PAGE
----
Dairy Farm Management
The graduate program in dairy cattle farm management gives students the foundation, the knowledge and the skills to manage a dairy farm as a successful business enterprise. It involves understanding and mastering the integrated impact of critical farm management areas such as young stock rearing, nutrition and feeding, reproduction performance, production control, replacement decisions, genetic evaluations, health assessment and control, well-being and welfare advancement, economic and financial strength and environmental stewardship with the main purpose to promote world-class dairy farm milk production with a competitive advantage. Core courses are practical in nature focusing on developing “troubleshooting” abilities to analyze, detect and improve the overall performance of dairy farm operations. Students are expected to become data oriented systematic decision-makers with the use and development of computer applications and highly acquainted with diverse dairy farm production systems such as those highly technical, those with very low resource input and everything in between. Therefore, the program combines classroom instruction with hands-on experience, which is completed at the state-of-the-art UW dairy herd facilities and many other commercial dairy farms across Wisconsin – the state with the largest and most diverse dairy farm industry in the US.
Typically, MS level graduates find employment as educators with cooperative extension or technical colleges as well as representatives in research and sales at dairy farm provider companies in the areas of nutrition, breeding, pharmaceutical, machinery and construction. Students at the PhD level normally build their careers in academia (research, extension, and/or extension faculty at universities) in the allied industry (research and/or outreach) and private or public consulting.
The graduate program in animal genetics is interdepartmental, and students pursuing a MS or PhD in Dairy Science with emphasis in animal genetics work closely with faculty, graduate students, and post-doctoral research associates in Animal Sciences. The primary research focus at present is genomic selection, with students working on topics such as: methods for prediction of breeding values using single nucleotide polymophism (SNP) markers, assessing the relationship between genomic predictions and future progeny performance, prediction of future phenotypes using genomic data and health history information, controlling inbreeding in modern breeding programs, development of cost-effective genotyping strategies, use of statistical models and machine learning algorithms to identify superior breeding stock, and the discovery and characterization of specific genes with large effects using genome-wide association studies. Strategies for using genetic and genomic information to improve traits such as fertility, calving ability, early postpartum health and feed utilization efficiency are a major emphasis. Students are expected to have a working knowledge of animal nutrition, reproductive biology and dairy management from their undergraduate studies. At the graduate level they will take courses in statistical methods, experimental design, molecular and quantitative genetics, computer science and bioinformatics.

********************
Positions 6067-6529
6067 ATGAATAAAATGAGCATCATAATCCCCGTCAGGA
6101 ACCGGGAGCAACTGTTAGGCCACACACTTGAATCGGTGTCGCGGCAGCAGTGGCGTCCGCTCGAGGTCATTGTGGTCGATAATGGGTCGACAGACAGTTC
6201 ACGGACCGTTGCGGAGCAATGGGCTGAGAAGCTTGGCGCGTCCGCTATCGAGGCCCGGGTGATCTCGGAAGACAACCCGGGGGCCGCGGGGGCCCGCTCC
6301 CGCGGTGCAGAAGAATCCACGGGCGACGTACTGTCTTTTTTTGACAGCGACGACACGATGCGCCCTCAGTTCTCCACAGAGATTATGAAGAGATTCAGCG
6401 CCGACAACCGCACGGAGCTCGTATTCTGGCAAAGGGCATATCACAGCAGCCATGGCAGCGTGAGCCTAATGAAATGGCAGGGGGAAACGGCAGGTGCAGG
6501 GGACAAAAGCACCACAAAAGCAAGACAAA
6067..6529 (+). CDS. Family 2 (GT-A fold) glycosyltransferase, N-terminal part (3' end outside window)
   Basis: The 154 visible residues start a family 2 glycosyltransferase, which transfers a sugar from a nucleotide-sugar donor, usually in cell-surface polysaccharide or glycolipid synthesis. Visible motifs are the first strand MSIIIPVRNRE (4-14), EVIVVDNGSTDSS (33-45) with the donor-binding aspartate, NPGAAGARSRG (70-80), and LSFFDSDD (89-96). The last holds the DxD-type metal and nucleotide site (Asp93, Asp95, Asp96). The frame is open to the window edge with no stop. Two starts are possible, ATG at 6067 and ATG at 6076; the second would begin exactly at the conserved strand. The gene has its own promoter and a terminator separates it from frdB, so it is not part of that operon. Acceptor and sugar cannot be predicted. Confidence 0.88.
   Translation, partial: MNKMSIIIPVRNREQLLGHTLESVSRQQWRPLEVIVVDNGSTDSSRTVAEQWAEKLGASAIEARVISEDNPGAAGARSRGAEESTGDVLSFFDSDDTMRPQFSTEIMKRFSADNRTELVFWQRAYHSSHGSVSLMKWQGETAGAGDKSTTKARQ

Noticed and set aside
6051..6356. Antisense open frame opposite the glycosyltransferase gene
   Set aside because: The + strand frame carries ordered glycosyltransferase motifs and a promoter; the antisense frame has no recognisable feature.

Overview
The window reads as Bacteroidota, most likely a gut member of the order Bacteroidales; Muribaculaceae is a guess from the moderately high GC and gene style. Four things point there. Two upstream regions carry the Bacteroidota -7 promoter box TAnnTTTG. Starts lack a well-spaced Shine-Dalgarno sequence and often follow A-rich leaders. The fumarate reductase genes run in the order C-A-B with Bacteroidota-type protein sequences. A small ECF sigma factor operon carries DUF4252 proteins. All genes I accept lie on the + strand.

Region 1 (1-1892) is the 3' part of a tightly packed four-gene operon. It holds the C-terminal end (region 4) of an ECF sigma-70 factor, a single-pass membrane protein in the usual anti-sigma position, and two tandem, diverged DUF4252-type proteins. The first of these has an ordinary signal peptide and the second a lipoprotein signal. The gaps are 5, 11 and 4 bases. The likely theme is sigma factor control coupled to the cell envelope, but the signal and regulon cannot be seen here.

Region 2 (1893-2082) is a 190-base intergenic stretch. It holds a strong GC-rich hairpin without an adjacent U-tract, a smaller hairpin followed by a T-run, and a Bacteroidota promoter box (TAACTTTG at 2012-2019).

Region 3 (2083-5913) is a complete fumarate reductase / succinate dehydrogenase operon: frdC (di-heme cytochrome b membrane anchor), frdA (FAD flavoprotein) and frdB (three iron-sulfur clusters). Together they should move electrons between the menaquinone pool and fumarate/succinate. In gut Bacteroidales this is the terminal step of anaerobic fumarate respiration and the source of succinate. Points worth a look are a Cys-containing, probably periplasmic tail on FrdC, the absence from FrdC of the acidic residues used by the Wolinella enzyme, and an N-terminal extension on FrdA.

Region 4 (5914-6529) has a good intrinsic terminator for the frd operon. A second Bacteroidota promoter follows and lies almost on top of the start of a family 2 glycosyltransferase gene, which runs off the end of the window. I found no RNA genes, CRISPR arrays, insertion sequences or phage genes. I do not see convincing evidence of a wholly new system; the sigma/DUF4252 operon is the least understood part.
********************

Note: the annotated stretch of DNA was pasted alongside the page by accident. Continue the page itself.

Graduates at the MS level typically pursue employment with dairy cattle breeding companies, many of which have their domestic or global headquarters in Wisconsin, and graduates at the PhD level pursue research-based positions in academic institutions, government laboratories or private industry.
The nutrition graduate program within the Department of Dairy Science is an internationally renowned group with research addressing questions spanning from applied to basic. The nutrition group is comprised of Drs. Armentano, Combs, Shaver, Wattiaux, and White. Students pursuing a MS or PhD in Dairy Science with emphasis in nutrition work in a shared laboratory space that fosters a collaborative training environment with other graduate students, post-doctoral research associates, and faculty. Research focus varies by faculty within the nutrition group and include forage quality and processing, starch utilization, fiber digestion, NDF analysis and modeling, lipid metabolism, milk fat depression, dietary nitrogen use efficiency, protein metabolism, amino acid balancing, byproducts and additives, methane emission and the linkages between nutrition and environmental impacts, hepatic metabolism, and metabolic disorders. Research within the nutrition group is highly collaborative and integral and involves collaboration with other disciplines within the Department of Dairy Science, researchers in other departments at the University of Wisconsin focusing on aspects of dairy production (Agricultural Engineering, Food Science, etc.), as well as other research groups worldwide. Opportunities for joint graduate training programs through the Department of Dairy Science and the US Dairy Forage Research Center (USDFRC), University of Wisconsin School of Veterinary Medicine, and the Interdepartmental Graduate Program in Nutritional Sciences (IGPNS) are available.